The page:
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Betty Robinson, The Olympic Gold Medalist who Came Back From the Dead

Becoming the youngest woman ever to win an Olympic track gold medal was in itself an amazing achievement, especially at a time when few women competed in track events. That’s what US athlete Elizabeth “Betty” Robinson did in 1928.

Then, while training for the 1932 Olympics, she was involved in a devastating air crash. She was found in the wreckage and believed to be dead. Taken to a morgue, staff then noticed that the “corpse” was still showing signs of life, and Betty was rushed to a hospital.

Betty spent seven weeks in a coma, and when she awoke, she was told that her injuries were so severe that she would probably never walk unaided again and would certainly never run again.

After six months in a wheelchair and almost two years walking with sticks, she resumed training, though most people told her that was hopeless. Somehow, she was able to fight back to the point that she was selected for the US track team for the 1936 Olympics.

This is the incredible story of Betty Robinson.

An early photo of Betty Robinson preparing to sprint.

Early Life

Elizabeth Robinson was born in Riverdale, Illinois, in 1911. Known by friends, family, and classmates at Thornton Township High School as Betty, she was popular and athletic.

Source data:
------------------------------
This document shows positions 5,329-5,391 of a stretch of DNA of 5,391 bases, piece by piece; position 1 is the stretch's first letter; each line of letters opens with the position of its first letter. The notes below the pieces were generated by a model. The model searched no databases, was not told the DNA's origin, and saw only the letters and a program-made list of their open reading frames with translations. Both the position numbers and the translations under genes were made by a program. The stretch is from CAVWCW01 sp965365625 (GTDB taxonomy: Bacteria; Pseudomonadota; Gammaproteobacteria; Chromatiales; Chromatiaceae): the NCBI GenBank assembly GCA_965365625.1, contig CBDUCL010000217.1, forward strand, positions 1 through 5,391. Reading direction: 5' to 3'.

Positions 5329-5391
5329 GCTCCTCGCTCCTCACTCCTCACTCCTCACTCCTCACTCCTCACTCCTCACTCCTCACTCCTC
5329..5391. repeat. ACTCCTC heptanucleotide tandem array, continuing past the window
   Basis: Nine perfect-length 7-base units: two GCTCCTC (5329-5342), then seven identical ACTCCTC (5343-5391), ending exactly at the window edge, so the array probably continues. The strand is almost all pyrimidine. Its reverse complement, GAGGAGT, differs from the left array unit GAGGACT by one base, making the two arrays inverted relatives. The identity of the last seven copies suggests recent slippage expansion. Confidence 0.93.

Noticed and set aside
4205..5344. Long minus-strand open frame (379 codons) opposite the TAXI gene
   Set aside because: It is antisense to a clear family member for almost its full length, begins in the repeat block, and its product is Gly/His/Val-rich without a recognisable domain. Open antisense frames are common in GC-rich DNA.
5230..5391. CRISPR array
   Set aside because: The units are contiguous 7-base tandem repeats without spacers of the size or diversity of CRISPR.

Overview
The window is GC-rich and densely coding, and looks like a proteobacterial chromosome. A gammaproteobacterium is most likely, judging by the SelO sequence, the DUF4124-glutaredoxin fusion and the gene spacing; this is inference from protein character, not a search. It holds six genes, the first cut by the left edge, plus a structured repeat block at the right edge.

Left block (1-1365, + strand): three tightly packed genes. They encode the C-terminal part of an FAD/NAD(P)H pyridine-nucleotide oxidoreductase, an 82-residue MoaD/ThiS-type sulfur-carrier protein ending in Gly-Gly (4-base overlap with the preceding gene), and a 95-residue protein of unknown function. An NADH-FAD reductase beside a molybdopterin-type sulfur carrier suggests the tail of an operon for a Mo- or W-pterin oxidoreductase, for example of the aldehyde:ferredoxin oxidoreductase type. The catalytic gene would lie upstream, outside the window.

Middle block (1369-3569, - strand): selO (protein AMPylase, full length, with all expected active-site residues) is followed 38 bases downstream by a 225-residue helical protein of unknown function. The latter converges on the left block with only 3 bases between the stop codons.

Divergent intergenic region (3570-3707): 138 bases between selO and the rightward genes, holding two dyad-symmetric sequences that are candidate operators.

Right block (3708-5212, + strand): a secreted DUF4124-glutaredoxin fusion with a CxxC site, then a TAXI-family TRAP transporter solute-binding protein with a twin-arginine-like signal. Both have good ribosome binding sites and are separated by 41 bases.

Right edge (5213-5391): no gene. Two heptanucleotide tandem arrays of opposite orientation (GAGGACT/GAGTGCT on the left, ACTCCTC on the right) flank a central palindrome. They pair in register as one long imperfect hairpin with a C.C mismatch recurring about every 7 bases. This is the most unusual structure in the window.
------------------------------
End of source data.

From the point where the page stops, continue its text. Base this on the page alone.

However, in the 1920s, women’s track and field events were virtually unknown.

One morning, Charles Price, a biology teacher from the high school, was on a train, waiting for it to depart. It began to move, and Price saw Betty running to catch it.

He knew that wasn’t possible and noted that 16-year-old Betty was going to be late for school. A few moments later, he was astonished when Betty entered the carriage and sat beside him.

The fact that she had caught the train showed that she was fast, and Price, a former athlete who was also the school athletic team coach, invited Betty to join the team.

Price timed Betty and confirmed that she was a sprinter of extraordinary ability. She would become the only female member in what was otherwise an all-boy team.

Organised women’s track events were just beginning to be held in America, and he encouraged her to participate.